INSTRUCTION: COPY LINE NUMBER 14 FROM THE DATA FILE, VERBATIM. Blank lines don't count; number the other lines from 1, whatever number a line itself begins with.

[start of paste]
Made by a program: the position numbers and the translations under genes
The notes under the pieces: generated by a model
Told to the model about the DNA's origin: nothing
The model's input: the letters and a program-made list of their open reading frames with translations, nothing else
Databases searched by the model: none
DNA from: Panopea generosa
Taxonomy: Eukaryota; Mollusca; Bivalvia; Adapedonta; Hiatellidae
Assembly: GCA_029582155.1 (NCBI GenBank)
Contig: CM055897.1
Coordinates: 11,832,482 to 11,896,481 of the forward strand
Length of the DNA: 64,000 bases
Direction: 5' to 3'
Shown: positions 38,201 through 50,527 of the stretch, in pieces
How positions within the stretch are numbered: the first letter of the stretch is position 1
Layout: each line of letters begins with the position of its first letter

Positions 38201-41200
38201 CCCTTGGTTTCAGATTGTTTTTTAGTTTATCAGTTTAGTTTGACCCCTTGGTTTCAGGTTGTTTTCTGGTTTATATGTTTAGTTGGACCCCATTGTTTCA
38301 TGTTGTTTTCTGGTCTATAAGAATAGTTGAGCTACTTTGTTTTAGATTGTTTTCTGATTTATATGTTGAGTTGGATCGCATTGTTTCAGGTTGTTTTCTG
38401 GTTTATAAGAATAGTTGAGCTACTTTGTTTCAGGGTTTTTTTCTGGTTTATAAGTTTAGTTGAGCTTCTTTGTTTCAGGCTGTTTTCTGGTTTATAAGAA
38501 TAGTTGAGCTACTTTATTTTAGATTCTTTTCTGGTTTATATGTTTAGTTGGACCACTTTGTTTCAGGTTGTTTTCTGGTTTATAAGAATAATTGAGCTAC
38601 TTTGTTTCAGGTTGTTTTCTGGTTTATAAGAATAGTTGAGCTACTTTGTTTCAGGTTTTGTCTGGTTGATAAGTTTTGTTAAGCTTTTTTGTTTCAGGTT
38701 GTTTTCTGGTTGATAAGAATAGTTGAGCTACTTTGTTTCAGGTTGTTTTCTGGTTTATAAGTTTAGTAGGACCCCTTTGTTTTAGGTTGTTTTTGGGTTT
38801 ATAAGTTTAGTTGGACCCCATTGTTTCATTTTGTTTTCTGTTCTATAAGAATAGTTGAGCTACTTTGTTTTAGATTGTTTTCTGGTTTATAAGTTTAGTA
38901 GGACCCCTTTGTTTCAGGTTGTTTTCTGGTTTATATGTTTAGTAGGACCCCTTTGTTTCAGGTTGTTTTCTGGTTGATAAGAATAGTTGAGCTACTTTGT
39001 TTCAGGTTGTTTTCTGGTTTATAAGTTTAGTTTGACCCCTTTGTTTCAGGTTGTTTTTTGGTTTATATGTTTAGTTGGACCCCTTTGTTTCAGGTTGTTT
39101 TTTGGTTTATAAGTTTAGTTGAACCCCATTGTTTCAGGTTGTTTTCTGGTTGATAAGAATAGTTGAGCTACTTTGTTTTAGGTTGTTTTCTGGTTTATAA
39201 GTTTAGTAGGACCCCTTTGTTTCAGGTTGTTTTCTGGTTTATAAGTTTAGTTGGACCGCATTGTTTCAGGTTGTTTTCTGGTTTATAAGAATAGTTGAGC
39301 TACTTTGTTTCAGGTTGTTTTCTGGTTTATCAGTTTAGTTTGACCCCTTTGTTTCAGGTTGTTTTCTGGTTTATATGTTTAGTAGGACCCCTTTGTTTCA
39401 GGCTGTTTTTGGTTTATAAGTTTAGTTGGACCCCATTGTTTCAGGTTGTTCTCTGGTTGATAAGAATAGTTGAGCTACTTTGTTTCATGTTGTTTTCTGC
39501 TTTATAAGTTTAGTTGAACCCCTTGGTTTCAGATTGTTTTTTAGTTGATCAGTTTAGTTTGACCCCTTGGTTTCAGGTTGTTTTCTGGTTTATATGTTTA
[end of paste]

How positions within the stretch are numbered: the first letter of the stretch is position 1